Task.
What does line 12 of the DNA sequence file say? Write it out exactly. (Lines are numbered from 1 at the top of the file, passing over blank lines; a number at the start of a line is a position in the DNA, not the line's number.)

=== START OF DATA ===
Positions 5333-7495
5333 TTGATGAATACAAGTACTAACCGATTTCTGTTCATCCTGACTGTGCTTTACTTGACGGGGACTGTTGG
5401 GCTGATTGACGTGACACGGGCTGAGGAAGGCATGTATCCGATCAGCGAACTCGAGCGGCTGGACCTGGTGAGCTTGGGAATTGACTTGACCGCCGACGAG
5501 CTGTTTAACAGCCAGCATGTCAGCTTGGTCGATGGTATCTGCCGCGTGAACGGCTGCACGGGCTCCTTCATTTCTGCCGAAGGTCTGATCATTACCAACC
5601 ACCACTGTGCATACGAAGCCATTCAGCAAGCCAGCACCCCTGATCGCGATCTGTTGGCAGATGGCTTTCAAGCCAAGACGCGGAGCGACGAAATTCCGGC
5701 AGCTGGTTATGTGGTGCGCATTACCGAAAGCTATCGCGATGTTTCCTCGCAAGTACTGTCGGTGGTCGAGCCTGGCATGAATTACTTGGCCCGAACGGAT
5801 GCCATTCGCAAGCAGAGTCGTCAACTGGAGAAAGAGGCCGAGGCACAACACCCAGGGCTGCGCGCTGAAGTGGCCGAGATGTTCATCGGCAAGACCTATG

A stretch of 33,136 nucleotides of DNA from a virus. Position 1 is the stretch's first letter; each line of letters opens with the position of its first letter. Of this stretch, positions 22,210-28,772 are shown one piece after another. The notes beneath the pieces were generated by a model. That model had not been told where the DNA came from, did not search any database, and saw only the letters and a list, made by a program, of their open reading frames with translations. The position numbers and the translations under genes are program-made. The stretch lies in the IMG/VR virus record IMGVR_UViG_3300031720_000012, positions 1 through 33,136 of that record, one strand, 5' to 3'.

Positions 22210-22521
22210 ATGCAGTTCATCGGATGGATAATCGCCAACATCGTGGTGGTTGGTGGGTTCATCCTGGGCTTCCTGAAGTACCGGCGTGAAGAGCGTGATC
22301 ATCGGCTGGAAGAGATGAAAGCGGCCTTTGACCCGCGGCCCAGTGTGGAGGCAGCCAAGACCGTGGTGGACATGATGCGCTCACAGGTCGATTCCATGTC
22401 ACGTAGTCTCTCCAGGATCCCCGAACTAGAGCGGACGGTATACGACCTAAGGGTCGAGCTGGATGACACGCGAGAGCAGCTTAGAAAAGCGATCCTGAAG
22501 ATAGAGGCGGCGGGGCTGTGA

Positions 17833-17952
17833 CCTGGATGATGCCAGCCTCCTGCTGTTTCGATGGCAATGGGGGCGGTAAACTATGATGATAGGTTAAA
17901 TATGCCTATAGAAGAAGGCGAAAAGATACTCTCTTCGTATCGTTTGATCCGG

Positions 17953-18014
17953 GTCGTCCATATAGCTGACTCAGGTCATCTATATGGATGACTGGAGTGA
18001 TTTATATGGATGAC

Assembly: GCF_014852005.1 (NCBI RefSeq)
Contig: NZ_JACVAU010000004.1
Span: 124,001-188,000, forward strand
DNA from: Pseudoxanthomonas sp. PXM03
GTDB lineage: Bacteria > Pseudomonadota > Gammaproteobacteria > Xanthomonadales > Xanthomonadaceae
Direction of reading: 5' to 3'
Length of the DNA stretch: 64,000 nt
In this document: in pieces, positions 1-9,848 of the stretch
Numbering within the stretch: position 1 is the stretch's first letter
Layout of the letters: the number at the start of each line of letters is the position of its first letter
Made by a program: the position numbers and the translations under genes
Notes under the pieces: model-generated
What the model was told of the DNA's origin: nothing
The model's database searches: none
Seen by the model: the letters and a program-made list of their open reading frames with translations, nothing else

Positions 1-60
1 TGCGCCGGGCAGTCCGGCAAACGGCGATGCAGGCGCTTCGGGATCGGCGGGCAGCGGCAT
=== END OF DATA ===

22401 ACGTAGTCTCTCCAGGATCCCCGAACTAGAGCGGACGGTATACGACCTAAGGGTCGAGCTGGATGACACGCGAGAGCAGCTTAGAAAAGCGATCCTGAAG